SOCIETY

Three revitalizing redevelopments for Athens

The projects, which have been discussed for years but have yet to materialize, will be funded by the EU recovery fund

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The “unification” of Attica’s southern coast from Piraeus to Sounio, with the construction of an uninterrupted pedestrian pathway and, for a large part of the route, a cycling lane; the renovation of the Olympic Athletic Center (OAKA), with the revamping of its buildings and redevelopment of its outdoor areas; sprucing up the grounds and buildings of the former royal estate at Tatoi, while dusting off the heirlooms and creating museums: These are three defining redevelopment projects that are being brought forward by the Hellenic Republic Asset Development Fund (TAIPED), with funding set to come from the EU recovery fund; three projects that have been discussed for years but have yet to materialize.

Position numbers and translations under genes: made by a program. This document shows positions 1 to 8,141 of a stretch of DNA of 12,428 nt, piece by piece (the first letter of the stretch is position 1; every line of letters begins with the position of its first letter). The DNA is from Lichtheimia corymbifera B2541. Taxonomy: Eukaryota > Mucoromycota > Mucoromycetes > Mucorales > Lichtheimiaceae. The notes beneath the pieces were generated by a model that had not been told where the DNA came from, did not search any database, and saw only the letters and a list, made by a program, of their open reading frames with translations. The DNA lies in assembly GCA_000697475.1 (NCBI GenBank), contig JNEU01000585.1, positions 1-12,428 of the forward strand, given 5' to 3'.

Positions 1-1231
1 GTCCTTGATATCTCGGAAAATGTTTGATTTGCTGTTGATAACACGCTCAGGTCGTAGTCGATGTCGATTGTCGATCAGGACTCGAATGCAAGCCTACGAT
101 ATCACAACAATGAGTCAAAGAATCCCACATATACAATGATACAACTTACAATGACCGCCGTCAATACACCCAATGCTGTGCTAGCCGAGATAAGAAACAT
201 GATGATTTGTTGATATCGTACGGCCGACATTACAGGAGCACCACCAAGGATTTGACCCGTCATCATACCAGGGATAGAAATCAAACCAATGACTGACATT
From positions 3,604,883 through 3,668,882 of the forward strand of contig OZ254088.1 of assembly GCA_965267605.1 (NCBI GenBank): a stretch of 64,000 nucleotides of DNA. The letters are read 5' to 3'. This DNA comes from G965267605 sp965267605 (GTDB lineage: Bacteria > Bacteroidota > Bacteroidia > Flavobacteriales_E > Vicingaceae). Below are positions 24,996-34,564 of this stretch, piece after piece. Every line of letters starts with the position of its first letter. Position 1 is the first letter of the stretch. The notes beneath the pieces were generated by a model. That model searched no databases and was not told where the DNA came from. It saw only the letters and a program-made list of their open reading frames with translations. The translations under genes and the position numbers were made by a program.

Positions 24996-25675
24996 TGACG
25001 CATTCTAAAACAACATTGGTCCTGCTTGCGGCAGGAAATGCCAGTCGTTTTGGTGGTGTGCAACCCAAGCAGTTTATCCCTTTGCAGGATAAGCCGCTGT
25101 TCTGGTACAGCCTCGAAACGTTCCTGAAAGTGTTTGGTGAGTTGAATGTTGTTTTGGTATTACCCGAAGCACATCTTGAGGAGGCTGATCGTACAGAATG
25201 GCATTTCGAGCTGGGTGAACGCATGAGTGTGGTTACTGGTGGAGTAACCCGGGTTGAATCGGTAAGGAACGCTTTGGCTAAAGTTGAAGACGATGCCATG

The idea is sound. The circumstances, namely the European Union’s Recovery and Resilience Fund for Greece, are unique. Even the tight timeframe (works funded in this way must be completed by 2024-25 or they will not receive any payment) is clearly a plus, as it is a rigid goal-oriented incentive. The city-state has grown tired of waiting.

There is however a “but,” or rather, a series of “buts.” Firstly, who is defining the city’s requirements? The case of a recently announced project to move ministries from the center of Athens to the old PYRKAL plant in the Municipality of Ymittos-Dafni is a characteristic example of inverted priorities, whereby real estate ambitions for central Athens are more important than the smooth running of the city.

Secondly, who is designing these projects? The three specific redevelopment projects might be welcome, but everything is being done behind closed doors, without it being clear who is doing what.